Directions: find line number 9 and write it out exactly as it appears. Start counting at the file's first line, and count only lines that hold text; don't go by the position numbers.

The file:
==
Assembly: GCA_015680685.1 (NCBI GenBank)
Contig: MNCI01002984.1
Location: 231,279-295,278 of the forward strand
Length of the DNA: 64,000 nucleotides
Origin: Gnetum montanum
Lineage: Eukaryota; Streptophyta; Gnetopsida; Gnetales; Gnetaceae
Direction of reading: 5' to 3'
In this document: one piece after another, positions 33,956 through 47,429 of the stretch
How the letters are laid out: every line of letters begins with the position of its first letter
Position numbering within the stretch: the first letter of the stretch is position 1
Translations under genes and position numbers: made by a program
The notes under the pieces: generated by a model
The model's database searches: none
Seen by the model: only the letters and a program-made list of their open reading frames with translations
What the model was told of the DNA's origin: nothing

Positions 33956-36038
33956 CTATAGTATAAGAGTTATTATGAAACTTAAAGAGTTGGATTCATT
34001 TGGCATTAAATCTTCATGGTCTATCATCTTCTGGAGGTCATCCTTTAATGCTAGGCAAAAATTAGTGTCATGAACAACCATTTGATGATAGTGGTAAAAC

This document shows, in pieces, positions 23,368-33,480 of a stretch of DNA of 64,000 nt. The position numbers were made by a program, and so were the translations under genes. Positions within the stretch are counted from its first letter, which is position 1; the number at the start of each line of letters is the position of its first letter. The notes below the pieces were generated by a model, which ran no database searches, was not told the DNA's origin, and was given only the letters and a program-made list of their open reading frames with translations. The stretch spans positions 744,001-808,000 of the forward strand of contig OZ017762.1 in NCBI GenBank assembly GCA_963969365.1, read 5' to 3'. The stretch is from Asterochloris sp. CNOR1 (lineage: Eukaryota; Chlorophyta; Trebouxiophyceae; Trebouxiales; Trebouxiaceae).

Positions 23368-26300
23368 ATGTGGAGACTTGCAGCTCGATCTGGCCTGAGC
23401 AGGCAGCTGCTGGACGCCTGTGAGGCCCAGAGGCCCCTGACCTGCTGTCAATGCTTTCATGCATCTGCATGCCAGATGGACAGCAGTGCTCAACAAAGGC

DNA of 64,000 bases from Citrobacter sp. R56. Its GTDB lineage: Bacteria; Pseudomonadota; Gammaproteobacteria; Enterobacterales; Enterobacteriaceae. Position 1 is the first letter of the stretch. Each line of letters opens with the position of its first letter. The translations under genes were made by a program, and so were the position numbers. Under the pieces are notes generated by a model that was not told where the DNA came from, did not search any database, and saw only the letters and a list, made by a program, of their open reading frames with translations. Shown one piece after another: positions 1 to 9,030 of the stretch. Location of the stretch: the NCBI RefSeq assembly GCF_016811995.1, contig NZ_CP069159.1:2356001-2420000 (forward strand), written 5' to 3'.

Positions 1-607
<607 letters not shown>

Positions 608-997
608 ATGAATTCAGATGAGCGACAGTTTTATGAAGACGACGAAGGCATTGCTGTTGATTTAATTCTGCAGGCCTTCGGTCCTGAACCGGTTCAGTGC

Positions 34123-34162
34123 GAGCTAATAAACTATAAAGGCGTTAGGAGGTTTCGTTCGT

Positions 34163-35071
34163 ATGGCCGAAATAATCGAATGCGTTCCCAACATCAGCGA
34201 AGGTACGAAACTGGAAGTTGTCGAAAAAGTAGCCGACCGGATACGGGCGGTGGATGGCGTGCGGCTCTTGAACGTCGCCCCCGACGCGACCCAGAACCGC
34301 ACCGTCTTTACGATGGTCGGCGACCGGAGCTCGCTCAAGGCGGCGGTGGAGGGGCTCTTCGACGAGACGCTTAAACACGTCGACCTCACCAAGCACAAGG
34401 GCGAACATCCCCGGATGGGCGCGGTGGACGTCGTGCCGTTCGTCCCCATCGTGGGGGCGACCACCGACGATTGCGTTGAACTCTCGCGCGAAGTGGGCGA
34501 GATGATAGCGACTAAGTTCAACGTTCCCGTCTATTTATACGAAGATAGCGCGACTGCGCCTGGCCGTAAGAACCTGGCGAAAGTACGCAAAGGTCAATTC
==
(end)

How the letters are laid out: every line of letters begins with the position of its first letter